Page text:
It would be an exaggeration to say that Roger Ebert got me into movies. But it wouldn’t be THAT much of an exaggeration. It’s probably he and my college buddy Sean* who deserve the most credit for transforming me into a “cinephile”… at least to the extent you can honestly call me that.
(* Sean’s fingerprints are all over this list, by the way. He and his pals had a Facebook group forum called “ridiculous arguments group” that featured — along with ridiculous arguments — a ton of discussion about movies. They made me a fan, or a bigger fan, of Star Wars, Indiana Jones, Back to the Future, Dumb and Dumber, and a certain dinosaur disaster film that is yet to come on the Top 100.)
People came out of the woodwork to praise Ebert when he passed in 2013. He connected with a lot of people, and I am definitely one of them. It’s hard to say exactly what it is about his writing that carries so well as a combination of passionate, intellectual, and accessible, but it’s definitely there.
Ebert was perhaps most influential and famous for his At the Movies TV show on which he and Gene Siskel would debate the merits of the latest films, often delivering memorable beatdowns or stirring rally cries depending on the movie’s quality.
But I knew him foremost for his writing, which was his original calling: A reliable, prolific review column. There might be people who have reviewed more films over the past fifty years, but there aren’t many.
Ebert had a clarity and authority, but a fairness, in his writing voice that was equal parts conversational and inquisitive. Usually, the worst you could say about one of his reviews was that it leaned too hard on recap instead of actual critique and analysis. The best you could say was that it totally changed your perspective on a film (which happened to me more than once).
I also remember writing a pre-Earn This blog post in my freshman year of college in 2007 about how Ebert had turned me philosophical, pondering big questions like “what is the meaning of impractical pastimes like art and sport?” Ebert’s writing has that effect on you: It sometimes opens your brain.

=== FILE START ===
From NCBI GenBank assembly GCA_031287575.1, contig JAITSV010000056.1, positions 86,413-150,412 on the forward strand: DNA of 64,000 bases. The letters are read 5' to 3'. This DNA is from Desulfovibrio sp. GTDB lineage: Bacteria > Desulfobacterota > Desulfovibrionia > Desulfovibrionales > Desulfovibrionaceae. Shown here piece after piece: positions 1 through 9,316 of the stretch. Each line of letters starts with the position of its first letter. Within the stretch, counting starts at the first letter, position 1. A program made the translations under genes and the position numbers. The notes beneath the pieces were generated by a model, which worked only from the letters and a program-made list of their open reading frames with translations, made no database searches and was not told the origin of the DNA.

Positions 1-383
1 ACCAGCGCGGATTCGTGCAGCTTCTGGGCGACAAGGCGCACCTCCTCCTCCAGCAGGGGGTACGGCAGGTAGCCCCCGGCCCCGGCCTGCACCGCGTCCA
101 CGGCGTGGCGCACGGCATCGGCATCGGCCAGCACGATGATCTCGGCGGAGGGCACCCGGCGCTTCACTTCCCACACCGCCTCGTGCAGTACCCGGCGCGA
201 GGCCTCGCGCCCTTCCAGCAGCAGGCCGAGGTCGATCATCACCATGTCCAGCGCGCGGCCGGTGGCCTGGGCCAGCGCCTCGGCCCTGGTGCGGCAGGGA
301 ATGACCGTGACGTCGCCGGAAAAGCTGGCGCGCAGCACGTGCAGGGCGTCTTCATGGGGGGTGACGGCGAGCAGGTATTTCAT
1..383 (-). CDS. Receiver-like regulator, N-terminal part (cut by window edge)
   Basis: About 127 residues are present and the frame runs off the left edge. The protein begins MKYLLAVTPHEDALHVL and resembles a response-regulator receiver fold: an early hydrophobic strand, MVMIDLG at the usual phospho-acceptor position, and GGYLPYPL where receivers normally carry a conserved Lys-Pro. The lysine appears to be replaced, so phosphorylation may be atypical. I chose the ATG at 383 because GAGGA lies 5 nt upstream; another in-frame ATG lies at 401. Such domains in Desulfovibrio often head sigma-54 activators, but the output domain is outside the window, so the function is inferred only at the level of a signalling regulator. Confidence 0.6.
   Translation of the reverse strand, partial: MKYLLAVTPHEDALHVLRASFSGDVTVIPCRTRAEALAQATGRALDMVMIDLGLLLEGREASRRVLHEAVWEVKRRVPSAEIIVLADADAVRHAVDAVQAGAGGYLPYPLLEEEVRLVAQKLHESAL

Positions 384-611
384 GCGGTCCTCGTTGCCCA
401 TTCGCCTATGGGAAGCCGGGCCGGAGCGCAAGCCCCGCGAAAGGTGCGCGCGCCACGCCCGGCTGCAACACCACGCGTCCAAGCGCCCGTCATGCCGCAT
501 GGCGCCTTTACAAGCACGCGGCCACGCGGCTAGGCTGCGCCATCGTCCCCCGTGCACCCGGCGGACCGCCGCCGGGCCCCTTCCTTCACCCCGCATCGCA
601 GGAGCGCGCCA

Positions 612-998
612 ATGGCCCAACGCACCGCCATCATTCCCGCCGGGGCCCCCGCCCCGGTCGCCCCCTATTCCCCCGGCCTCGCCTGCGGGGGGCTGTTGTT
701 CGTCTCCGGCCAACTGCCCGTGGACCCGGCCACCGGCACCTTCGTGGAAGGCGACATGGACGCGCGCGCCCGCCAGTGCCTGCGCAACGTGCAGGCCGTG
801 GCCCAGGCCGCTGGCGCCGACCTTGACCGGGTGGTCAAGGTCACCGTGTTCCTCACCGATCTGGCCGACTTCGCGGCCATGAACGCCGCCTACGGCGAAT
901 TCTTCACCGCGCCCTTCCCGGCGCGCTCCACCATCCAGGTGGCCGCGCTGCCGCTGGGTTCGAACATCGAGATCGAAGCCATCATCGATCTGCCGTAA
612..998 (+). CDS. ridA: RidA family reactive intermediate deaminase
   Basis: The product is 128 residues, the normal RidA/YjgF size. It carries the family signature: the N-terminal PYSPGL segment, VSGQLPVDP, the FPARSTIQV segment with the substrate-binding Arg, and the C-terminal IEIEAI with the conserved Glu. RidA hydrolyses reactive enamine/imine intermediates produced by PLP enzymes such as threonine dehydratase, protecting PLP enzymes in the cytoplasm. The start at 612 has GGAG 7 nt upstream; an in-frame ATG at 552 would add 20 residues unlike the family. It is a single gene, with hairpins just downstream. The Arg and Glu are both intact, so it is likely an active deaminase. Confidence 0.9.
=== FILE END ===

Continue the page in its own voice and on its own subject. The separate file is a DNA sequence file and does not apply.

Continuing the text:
I don’t revisit his reviews quite as often as I did during college, but I still consider him not only a valued source and opinion on movies (and thinking in general) but a tremendous inspiration for a few reasons:
The first reason is that his spirit seemed indomitable, even following his shocking post-jaw cancer magazine cover in Esquire. The second is that the response his writing elicited in me encouraged me to become a more active writer, a habit I’ve maintained (even escalated) since. The third is that he made me a more enthusiastic and thoughtful consumer of the arts, media, and pop culture, which — if you read this site’s tagline — is something that has stuck with me.
Maybe my favorite thing about Ebert as a film critic is something mentioned in a review quote on the cover of his Four Star Movie Reviews book (sitting on one of my bookshelves): Roger Ebert is genuinely loves and enjoys film — something surprisingly uncommon among film critics. Ebert’s positivity is perhaps his most lasting contribution to both my frame of mind and to film criticism in general.
“Ebert was singular,” AO Scott wrote on his death, and I agree: Few people lived such great, influential lives.